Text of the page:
Campbells. SOUPS

LOOK FOR THE RED-AND-WHITE LABEL

Some National Achievements of 1917

A Statement by Franklin K. Lane, Secretary of the Interior

IN

N the every-day turmoil of preparing gigantically for a great world war, with some details here and there going wrong before the great machine is well oiled and running smoothly, we are very apt to get a clouded view of what in reality is being accomplished.

Therefore the question is pertinent-what did the country actually achieve in 1917?

A part of the answer lies in the record for the year in producing some of the essential resources with which I am familiar through the activities of the Department of the Interior.

Our three-quarters of a million coal miners produced 644,000,000 tons of coal, an increase of 54,000,000 tons over the previous year, notwithstanding transportation conditions in certain regions were worse than ever before in the industry.

In the production of petroleum we broke all previous records with an output of nearly 342,000,000 barrels, 14% greater than the former record output of nearly 301,000,000 barrels in 1916.

Of iron ore, the basis of all our guns and ships, and one of the most vital war needs, we produced over 75,000,000 gross tons; whereas our normal production has been about 55,000,000 tons.

We produced 640,000 tons of lead, an increase of 17,000 tons over 1916.

Of sulphuric acid we produced in 1617 (stated in terms of 60°B acid) 600,000 tons more than in 1916.

The increased outputs of these war-making materials show very clearly how faithful, how energetic, how patriotic has been the army of miners upon whose efforts depends our production of these vital supplies.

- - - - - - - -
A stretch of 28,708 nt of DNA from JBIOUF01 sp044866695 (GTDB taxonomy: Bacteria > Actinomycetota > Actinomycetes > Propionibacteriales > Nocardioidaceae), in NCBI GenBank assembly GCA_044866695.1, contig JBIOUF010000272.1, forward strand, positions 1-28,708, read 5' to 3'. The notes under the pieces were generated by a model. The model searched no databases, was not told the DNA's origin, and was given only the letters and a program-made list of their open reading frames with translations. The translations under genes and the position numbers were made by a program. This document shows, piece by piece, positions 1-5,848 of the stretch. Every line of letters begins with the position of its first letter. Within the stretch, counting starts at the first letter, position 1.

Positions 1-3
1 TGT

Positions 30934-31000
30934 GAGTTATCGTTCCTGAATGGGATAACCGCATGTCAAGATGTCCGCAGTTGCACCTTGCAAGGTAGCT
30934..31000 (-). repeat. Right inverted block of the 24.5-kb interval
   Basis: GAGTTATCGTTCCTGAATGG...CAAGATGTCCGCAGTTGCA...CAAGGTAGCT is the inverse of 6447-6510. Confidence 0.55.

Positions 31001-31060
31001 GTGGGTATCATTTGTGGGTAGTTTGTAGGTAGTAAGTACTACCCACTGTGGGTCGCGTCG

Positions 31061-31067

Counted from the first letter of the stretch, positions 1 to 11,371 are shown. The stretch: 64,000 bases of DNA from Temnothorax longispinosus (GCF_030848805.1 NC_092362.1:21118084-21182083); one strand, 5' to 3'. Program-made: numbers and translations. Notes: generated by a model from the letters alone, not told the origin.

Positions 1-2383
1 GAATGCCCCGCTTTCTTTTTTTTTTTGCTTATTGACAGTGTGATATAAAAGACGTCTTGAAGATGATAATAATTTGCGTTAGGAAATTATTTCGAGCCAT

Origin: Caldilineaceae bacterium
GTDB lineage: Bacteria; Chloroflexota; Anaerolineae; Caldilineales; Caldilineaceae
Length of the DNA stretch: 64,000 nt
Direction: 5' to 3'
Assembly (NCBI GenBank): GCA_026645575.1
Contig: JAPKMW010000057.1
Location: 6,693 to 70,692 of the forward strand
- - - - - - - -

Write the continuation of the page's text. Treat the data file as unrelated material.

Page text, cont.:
Certainly, in the accomplishment of the results I have recorded we have not been lax. We have met in a great way the great demands of an unprecedented situation. If the demands increase this year our efforts will also increase What we must achieve

we shall.

The Hercules Powder Company is glad to give publicity to this statement by Secretary Lane. Our interest in the figures he cites is dual. They show graphically the steps which the Nation is taking toward victory. They have to do with a phase of the Country's industrial life with which we are very familiar.

Secretary of the Interior

Hercules Explosives have played and are playing a vital part in the production of the very resources which Mr. Lane mentions, resources essential for the winning of the war. Without the use of explosives it would be utterly impossible to mine the vast quantities of metals and minerals of which he speaks.

HERCULES POWDER CO.